The Chief Steward, Maister McMuckle, wis a richt auld Gummidge this efternin – when Wee Wullie, the Cabin Boy drapped a glass o grog, the Steward jumped like a bomb had gone aff richt ahint him an threatened tae hae him dragged tae the machicolations, whaur the guns wud be if this wis a warship, an use him as a human cannonball, but his misexpression – fer it wisnae Wullie's fault, he'd been accidentally tripped by the Swami's walkin stick – and when abdy heard aboot the tongue-lashin he gied Wullie, it didna redound ower well fer the Chief Steward: Captain Handy summoned him tae the Bridge and gied him baith barrels fer yellin like a banshee at a wee laddie an actin in a manner that brocht discredit tae the uniform; an then he said in a quiet voice that only McMuckle an ah cood hear, fer ah wis oan the roof, listenin hard wi ma lug pressed agin it, he said: "ye had a hard time oan The Pleurisy, when ye'se cam under fire fi the Yankees in '12, but pull yersel thegither, maun, oor no at war wi the Colonies noo an Wull's a guid laddie isnae he?" and the Chief Steward agreed heartily, which ah wis able tae tell Wullie, when ah fund him in his hammock, an richt enuff, the Chief Steward dealt wi it manfully and the pair o them shook hauns an McMuckle gied him a penny piece; aw's weel that ends weel, or sae it seems tae moi.
Well, it wud jist be ma misfortune tae huv nae opportunity for a private conversation wi the Swami theday, an the weather bein foul, there wisnae even the distraction o Shug's delphinestrian exhibitions, sae maist passengers remained either doon below decks or – if adventurous - spent some time in the Saloon; perhaps the only advantage in bein a child, bairn, nipper, wean, powhead, tadpole, sprat, or ony ither o a hunner pejoratives, is that o invisibility: no literally, of course, but in the perceptions o grown-ups; sae whiles a sat curled up in a corner wi a copy o Blackwoods, readin a very humorous article arguin the case fer Universal Time aw ower the Kingdom, an must admit ah did laugh oot loud a few times, ah also observed that instead o the usual pittin the Saloon clock back when the midday sun is owerheid, theday, when the gales everted the clouds an we got sicht o a sickly-lookin sun, the Steward hud tae pit it forrard, cos the Cutty Sark had actually been blown backwards! – an ah owerheard the amarinthine Swami remark tae ane o the waiters that he hoped the voyage wudnae tak fowerteen or fifteen weeks! ma heid started poundin at the thocht o bein stuck in a boat fer between three an fower months – it might be quicker oan a Dolphin!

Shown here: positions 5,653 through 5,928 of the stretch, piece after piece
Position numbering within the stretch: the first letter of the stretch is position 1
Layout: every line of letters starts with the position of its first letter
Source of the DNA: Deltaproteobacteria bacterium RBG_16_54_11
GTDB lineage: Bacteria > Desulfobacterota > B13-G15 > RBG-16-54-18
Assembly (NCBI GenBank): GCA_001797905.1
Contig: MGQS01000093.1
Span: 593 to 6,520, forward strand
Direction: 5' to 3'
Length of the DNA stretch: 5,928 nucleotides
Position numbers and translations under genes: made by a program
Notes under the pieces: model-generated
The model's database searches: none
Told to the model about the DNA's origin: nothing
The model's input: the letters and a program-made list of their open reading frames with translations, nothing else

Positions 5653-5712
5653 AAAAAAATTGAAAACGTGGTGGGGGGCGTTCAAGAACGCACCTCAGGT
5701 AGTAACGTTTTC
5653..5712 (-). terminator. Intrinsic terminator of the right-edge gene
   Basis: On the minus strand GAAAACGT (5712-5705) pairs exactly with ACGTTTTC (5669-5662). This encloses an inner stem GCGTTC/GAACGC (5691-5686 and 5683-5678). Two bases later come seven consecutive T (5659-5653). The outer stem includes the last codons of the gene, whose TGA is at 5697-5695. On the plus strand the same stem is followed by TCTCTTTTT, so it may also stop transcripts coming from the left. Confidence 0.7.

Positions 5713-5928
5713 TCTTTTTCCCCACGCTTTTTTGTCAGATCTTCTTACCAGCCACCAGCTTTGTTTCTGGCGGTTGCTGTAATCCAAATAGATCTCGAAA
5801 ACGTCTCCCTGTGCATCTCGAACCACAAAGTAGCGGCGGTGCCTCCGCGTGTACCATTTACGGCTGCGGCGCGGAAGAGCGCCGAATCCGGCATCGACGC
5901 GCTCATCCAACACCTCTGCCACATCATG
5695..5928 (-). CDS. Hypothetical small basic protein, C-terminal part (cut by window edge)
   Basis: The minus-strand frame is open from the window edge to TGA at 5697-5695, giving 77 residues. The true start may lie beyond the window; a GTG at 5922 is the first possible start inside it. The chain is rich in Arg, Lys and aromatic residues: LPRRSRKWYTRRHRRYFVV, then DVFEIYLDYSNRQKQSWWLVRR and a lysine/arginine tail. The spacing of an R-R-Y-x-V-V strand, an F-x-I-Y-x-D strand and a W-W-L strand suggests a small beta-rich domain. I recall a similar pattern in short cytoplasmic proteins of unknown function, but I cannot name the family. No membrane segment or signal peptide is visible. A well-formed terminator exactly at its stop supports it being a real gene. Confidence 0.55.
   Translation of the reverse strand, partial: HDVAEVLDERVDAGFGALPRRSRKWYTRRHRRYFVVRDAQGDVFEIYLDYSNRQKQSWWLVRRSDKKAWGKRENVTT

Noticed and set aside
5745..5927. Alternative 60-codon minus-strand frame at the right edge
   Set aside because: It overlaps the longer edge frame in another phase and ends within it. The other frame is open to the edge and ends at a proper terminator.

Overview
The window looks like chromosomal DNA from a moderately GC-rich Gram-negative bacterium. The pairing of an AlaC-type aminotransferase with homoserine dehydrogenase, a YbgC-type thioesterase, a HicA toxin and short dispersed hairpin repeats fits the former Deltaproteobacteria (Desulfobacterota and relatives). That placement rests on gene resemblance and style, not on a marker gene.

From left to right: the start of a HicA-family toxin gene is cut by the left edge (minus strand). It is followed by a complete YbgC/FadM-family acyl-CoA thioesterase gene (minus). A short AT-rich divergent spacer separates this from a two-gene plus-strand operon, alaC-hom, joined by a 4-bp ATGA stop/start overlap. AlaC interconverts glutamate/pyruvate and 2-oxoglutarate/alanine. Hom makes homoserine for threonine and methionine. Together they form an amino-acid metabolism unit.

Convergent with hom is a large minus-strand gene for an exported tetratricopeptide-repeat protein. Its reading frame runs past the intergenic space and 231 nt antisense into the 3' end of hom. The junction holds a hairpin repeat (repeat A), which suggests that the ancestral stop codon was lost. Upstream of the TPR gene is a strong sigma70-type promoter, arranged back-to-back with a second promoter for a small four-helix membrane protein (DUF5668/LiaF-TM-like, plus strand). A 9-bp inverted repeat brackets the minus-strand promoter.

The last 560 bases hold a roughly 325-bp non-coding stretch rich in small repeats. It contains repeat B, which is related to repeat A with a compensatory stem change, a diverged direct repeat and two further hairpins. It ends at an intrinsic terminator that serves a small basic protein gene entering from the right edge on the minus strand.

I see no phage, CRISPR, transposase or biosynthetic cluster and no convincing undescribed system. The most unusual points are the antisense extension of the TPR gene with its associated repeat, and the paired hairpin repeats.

While all the other passengers and the rest of the crew were watching Shug's daredevil display of delphinestrian, I crept down to the passenger cabins and picked the lock on Maisters MacFarlane an Doubleday's door – another example o the benefit o a voracious reading regimen (ah devour aw an ony words an iffen they're new, mak it ma object tae discern their meaning: Maister Johnson's Dictionary has it's uses but no fer every obscure word, but ah brocht twa ithers alang as weel - borrowed fi Minto Hoose Library - an ma Thesaurus which is gey handy tae; pickin locks cam fae an article in Blackwood's Magazine atween a recipe fer Haggis an a review o Lady Punchestown's second volume of Irish Ballads; onyhoo, aince ah wis in it wis a metter o answerin the wh-questions plus the aw-important HOW? – no that ah really expected obvious or instant answers tae be divulged in ma first search, ah coodny spend lang fer they could come clatterin doon the gangway ony time, but efter findin a poke o dried girolle mushrooms, quite tasty, ah cam across a notebook written in the hand o Sir Parlane (drat, ah did thon yesterday, it's sumthin a heard Swami Officer say, ah'll hae tae find oot whit he kens) Sir Principle, with places an dates, some in the past and ithers in the future, but ower far aff tae signify intended visits, cos they’ll baith be deid an buried by then – unless they ken the secret o Methuselah, or auld Gaffer Grimble at Minto Hoose, he must be twa hunner if he's a day, ha ha! – ah made full use o ma memory practice, had a guid stare at each page an got them aff pat in ma heid, the next question is that great big HOW? how dae thae fit thegither an whaur did the twa gentlemen return fae? ah checked the walls, ceilin, cupboards and drawers, under the beds ans even the porthole – ah could micht fit through it at a pinch, but na them, an even if ah did, the only wey is doon intae the sea, there's naethin tae haud on tae tae climb up; so if aw the likely answers ur impossible, whitever's left, nae metter hoo unlikely, must be the solution; methinks the dates an places in the notebook are highly significant, an the first thing tae dae is check up on whit ah can find oot aboot the PAST, it may provide a signpost tae the FUTURE! ah didnae wait tae hear them comin, wi the notebook memorised, ah slipt oot the cabin an made ma wey tae ma ain, which is jist a wee niche atween twa corners, a truckle bed, a box fer ma belongins, some hooks fer ma claes, an a board on ma knees fer a desk, the Carpenter kindly fitted a bracket fer a caundle above ma heid so's ah kin read in bed, nae porthole fer such an insignificant passenger as me, but aince ma een are runnin ower a printed page, ma cramped surroundins fa' awa an the hale world opens up in ma imagination an am the maist contented wee laddie in the Universe!